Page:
J Pediatr Infect Dis 2008; 03(01): 069-075
DOI: 10.1055/s-0035-1556963
Case Report
Georg Thieme Verlag KG Stuttgart – New York

Fatal artesunate toxicity in a child

Santiago Campos
a  Universidad Internacional del Ecuador, Quito, Ecuador
b  UCI Pediátrica, Hospital de Clínicas Pichincha, Quito, Ecuador
,
Pablo de la Cerda
c  Universidad San Francisco de Quito, Quito, Ecuador
,
Alfonso Rivera
a  Universidad Internacional del Ecuador, Quito, Ecuador
b  UCI Pediátrica, Hospital de Clínicas Pichincha, Quito, Ecuador
› Author Affiliations

Subject Editor:
Further Information

Publication History

07 March 2007

07 August 2007

Publication Date:
28 July 2015 (online)

Abstract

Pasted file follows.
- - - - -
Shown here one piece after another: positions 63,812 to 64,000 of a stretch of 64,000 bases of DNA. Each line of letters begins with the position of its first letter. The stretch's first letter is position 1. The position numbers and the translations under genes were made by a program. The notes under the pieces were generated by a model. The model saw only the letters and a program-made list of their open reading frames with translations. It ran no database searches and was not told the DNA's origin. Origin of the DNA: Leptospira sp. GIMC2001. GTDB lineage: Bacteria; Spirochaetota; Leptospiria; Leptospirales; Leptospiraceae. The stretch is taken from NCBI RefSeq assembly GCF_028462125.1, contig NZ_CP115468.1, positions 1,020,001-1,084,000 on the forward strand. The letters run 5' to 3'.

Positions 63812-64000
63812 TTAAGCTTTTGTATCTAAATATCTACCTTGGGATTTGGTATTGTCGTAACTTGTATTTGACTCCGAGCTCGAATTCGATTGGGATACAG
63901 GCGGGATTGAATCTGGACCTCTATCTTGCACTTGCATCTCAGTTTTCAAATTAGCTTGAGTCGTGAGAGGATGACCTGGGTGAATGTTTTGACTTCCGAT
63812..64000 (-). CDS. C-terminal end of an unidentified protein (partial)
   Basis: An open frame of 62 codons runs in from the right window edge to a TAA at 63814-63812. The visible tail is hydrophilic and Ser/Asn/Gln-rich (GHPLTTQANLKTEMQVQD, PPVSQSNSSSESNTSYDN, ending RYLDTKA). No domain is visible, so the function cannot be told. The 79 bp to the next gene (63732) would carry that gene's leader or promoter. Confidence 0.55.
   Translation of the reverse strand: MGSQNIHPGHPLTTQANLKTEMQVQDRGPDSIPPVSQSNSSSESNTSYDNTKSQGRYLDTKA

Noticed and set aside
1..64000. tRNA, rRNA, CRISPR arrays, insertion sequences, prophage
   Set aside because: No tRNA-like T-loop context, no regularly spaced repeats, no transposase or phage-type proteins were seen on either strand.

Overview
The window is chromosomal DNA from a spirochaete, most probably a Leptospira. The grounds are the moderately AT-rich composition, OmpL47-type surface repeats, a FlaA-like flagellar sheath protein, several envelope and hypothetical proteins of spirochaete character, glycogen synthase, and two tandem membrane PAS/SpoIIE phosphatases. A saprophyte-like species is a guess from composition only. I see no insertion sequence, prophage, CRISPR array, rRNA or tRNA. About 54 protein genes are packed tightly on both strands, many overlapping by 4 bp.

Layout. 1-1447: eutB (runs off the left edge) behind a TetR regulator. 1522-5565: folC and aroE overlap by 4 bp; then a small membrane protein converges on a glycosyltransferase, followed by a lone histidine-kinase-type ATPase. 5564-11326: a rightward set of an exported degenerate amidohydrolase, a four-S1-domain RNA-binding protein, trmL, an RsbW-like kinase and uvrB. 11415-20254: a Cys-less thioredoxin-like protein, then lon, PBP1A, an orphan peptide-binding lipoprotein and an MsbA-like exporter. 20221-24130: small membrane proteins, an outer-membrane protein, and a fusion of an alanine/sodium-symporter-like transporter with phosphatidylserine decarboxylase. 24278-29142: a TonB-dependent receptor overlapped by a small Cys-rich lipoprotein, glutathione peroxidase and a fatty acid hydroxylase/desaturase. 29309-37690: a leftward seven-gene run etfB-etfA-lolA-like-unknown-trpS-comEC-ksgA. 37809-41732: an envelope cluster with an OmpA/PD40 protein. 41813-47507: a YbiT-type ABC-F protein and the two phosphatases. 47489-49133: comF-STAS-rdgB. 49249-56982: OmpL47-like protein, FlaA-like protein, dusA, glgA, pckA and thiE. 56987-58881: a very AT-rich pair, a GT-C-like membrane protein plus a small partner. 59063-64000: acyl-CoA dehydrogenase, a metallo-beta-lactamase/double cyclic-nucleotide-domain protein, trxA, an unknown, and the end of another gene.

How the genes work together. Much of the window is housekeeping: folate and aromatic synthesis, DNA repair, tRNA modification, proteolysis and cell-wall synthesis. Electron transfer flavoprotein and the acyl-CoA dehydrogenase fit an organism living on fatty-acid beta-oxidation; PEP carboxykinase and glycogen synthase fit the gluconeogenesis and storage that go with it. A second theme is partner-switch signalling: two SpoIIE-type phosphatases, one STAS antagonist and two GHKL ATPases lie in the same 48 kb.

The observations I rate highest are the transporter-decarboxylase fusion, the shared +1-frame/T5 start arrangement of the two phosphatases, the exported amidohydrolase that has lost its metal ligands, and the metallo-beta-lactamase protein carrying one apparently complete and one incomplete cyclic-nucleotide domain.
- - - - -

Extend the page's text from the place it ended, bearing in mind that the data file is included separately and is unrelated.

A 5-year-old boy from a malaria endemic region of our country was admitted to our unit after being diagnosed of Plasmodium vivax malaria and treated with rectal artesunate at a dose of 200 mg bid for 4 days (total dose 1,600 mg; 88 mg/kg/day). After a period of improvement, at the fifth day of treatment he developed unconsciousness, seizures, jaundice and gastrointestinal hemorrhage. New tests for Plasmodium were negative (blood smear, bone marrow examination and two rapid diagnostic tests for Plasmodium falciparum). Blood, urine and cerebrospinal fluid bacterial cultures were negative as well as viral tests for central nervous system and liver infections. A computerized tomography scan of the brain demonstrated a diffuse brain swelling. Despite intensive treatment, the clinical condition worsened to status epilepticus, unresponsive hemodynamic collapse, pancytopenia, liver failure, coagulopathy, renal insufficiency and finally death 6 days after admission and 13 days after the first dose of artesunate. The Institutional Review Board waived the need for consent. The safety profile of artemisinin derivatives has been questioned because of their potential neurotoxic effects. In this case, the particular pharmacokinetic profile of artesunate suppositories and prescription error at a dose at seven fold higher than the maximum recommended for the drug, could have caused a protracted central nervous system exposure to very high levels of artesunate leading to toxicity especially to the brain stem, which explains the unresponsive hemodynamic collapse responsible for the death of our patient. To our knowledge, this could be the first reported case of artesunate intoxication in humans. Children are particularly vulnerable to inadvertent prescribing errors. We caution against using adult preparations for pediatric treatment and suggest that hospitals should update their prescribing formulary for pediatric treatment of malaria.